Are you looking for a natural way to treat your eczema? In this video, I share my best natural remedy for eczema. Do you have natural remedies that help your eczema? If so, please share them with us in the comment section below or on my YouTube channel page.
Eczema is a common skin disorder in children. It’s caused by an over-active immune system and damaged skin. The damaged skin allows for bacteria and other irritants to enter the skin. This leads to more inflammation and worsening of the eczema. Scratching only damages the skin making it easier for bacteria to penetrate. Here’s a short video that explains what causes eczema.
Hard water is tap water that’s high in minerals such as calcium and magnesium. Hard water isn’t harmful, except the minerals prevent your soap from sudsing. Some people think that hard water is more likely to cause a rash than soft water.
Take a recent patient of mine: he moved his family to San Diego from the East Coast (good move this winter, no). After they moved here, they noticed their skin became dry and itchy. He blamed San Diego’s notoriously hard water and installed a water softener in the main water line. It was costly, but did it improve their skin?
A recent study from the UK looked at this question: Does hard water worsen eczema? The answer was, no, it doesn’t. Water hardness did not seem to have any impact on eczema, the most common skin rash.
What’s more important than the hardness of the water is the type of soap you use. True soap tends to strip the skin of its natural oils, leaving it exposed and irritated. Non-soap cleansers, of which Dove is the prototype, leave more oils on your skin, keeping it hydrated and protected.
My patient and his family didn’t get any better after installing a water softener (although he said they could drink our tap water without gagging now). I advised him to change to a moisturizing soap and to apply moisturizer daily.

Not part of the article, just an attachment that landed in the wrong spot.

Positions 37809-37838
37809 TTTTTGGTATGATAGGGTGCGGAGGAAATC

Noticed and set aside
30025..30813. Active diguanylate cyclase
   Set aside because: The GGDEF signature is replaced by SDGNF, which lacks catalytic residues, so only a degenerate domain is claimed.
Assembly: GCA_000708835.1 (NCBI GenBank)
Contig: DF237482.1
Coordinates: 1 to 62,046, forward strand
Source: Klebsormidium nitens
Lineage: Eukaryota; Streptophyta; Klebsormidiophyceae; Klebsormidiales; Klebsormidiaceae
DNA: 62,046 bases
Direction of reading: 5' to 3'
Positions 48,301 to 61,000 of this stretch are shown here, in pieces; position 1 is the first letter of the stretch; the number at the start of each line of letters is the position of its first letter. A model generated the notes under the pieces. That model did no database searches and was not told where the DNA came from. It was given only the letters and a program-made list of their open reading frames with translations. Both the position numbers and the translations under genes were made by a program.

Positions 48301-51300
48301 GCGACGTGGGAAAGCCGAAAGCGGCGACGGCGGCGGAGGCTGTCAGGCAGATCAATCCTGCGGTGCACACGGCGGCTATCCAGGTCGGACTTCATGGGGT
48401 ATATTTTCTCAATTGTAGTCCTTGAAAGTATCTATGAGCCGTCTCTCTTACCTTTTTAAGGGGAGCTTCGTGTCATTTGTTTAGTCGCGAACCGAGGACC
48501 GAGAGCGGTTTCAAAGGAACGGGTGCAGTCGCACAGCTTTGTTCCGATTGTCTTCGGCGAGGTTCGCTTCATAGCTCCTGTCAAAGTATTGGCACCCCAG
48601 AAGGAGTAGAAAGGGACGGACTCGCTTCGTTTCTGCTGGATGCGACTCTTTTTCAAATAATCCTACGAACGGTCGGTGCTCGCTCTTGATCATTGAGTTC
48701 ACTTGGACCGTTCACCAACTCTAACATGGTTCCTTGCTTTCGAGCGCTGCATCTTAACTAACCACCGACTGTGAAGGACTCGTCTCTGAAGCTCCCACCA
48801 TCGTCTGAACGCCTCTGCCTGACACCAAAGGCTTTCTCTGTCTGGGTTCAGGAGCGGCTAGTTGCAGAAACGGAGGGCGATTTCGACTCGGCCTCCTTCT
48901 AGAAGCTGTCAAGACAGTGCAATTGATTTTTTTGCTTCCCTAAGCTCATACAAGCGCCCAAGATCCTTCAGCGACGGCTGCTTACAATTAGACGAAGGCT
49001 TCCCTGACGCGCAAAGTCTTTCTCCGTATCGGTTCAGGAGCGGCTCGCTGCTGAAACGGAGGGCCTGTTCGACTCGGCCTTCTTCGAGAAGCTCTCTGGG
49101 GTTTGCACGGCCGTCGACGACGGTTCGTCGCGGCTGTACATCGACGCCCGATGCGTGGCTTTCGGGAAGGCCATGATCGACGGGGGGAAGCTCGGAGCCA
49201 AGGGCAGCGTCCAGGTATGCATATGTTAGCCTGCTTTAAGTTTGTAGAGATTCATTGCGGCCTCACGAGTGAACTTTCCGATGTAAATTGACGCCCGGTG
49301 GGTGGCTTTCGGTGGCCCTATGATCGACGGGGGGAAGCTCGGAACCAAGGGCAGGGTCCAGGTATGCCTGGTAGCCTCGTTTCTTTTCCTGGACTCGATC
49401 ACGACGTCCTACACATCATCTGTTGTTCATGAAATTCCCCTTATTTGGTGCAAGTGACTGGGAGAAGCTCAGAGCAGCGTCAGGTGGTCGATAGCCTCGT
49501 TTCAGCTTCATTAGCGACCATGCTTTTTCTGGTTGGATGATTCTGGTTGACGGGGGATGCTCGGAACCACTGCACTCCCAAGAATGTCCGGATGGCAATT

San Diego is drier than most of the country, and the low humidity can be a shock to skin accustomed to humid air. Many people who move here find they have to moisturize more often than they did back home. When they complain, I suggest they could alternatively move back to the East Coast this winter — no takers so far.
Photo: Angel Gonzalez, Flickr.
The forest is full of things that make you itchy: poison ivy, poison oak, mosquitoes, chiggers. But for the wise adventurer, the forest also provides a way to heal your itch. The remedy might be found in the beautiful white birch tree.
White birch trees are ubiquitous in cold climates. A photo of the white tree against white snow is iconic of New England winters. A bark extract called Betulin (a terpene like tea tree oil) has been shown in animal studies to be antimicrobial, anti-inflammatory, and to aid in wound healing. Research presented at the annual congress of the European Academy of Dermatology and Venerology showed that a cream containing betulin significantly reduced itching in red, irritated skin in psoriasis and eczema patients.
The study is only preliminary, and betulin will need to be tested in rigorous trials to see if the extract makes a cream much better than placebo cream; however, betulin is already available in creams in Europe.
So how do you get the extract out of the bark if you’re itchy while hiking in a forest? I’ll wait for Bear Grylls to show us on a future episode of Man Vs. Wild. No doubt a fire and half a plastic bottle will be needed.
Photo: Nicolas T